Someone, somewhere a long time ago proposed of storing hydrogen in fullerene carbon balls. Is this fiction, and would it allow for greater energy densities, and what kind of composition this sort of fuel would have? Be an extremely airborne black soot? If it were gelatinized with something, it could possibly be viable as a pumpable, heavy fuel oil type gunk, but still exceedingly messy if any sort of leak were to occur.
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clearly_not_atara
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[*] posted on 24-5-2021 at 12:20


Pretty much the only thing that is relevant is photocatalytic water splitting; everything else has a big penalty vs. batteries. As to how relevant, it's not clear; some things look promising at lab-scale, but the general consensus is that improvements in both efficiency and cost will be necessary for a viable system.



[Edited on 04-20-1969 by clearly_not_atara]
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S.C. Wack
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[*] posted on 24-5-2021 at 13:54


Quote: Originally posted by clearly_not_atara  
Pretty much the only thing that is relevant is photocatalytic water splitting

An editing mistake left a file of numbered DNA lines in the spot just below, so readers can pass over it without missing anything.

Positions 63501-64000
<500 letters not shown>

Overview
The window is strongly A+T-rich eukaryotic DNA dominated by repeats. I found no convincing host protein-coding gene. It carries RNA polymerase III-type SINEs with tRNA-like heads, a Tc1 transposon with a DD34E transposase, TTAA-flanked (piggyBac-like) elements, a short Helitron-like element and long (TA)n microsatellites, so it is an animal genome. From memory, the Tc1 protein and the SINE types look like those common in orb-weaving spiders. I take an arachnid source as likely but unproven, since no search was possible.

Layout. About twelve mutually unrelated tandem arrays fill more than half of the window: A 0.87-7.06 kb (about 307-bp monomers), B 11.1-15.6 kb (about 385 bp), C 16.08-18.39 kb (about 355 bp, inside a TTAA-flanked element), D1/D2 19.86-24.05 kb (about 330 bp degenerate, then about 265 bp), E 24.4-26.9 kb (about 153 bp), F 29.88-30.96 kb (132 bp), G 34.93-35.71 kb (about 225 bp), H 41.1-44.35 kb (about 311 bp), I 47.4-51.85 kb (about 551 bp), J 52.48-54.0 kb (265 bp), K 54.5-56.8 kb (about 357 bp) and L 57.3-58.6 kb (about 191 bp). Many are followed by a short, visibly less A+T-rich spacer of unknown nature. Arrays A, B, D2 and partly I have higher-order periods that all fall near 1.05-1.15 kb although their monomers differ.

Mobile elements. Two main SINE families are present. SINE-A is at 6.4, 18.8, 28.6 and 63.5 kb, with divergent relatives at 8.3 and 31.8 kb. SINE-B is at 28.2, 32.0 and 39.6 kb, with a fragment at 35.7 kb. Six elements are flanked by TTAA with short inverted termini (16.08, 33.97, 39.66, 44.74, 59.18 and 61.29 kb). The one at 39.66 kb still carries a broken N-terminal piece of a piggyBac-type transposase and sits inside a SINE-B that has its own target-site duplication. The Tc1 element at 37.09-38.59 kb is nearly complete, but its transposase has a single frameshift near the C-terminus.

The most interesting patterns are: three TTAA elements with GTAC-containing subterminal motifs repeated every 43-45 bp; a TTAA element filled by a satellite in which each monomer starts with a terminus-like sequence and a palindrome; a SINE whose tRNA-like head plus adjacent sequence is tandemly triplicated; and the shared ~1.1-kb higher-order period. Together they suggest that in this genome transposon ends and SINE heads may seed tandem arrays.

...except for the wind systems now operating or in the pipeline; which are definitely the future, and long overdue. No need for salt domes in areas with existing gas pipelines, just inject some H in...not really much need for huge storage capacity; use it directly and supplement with something else instead of the other way around.




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clearly_not_atara
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[*] posted on 24-5-2021 at 17:37


^ Okay, I'm curious. We're turning mechanical energy into chemical energy? If you're talking about wind systems coupled to compressed air energy storage, I agree that it's a good idea, but I feel like if you mean making hydrogen, you've skipped a few highly novel steps that would be of great interest to a chemistry trivia hound like me.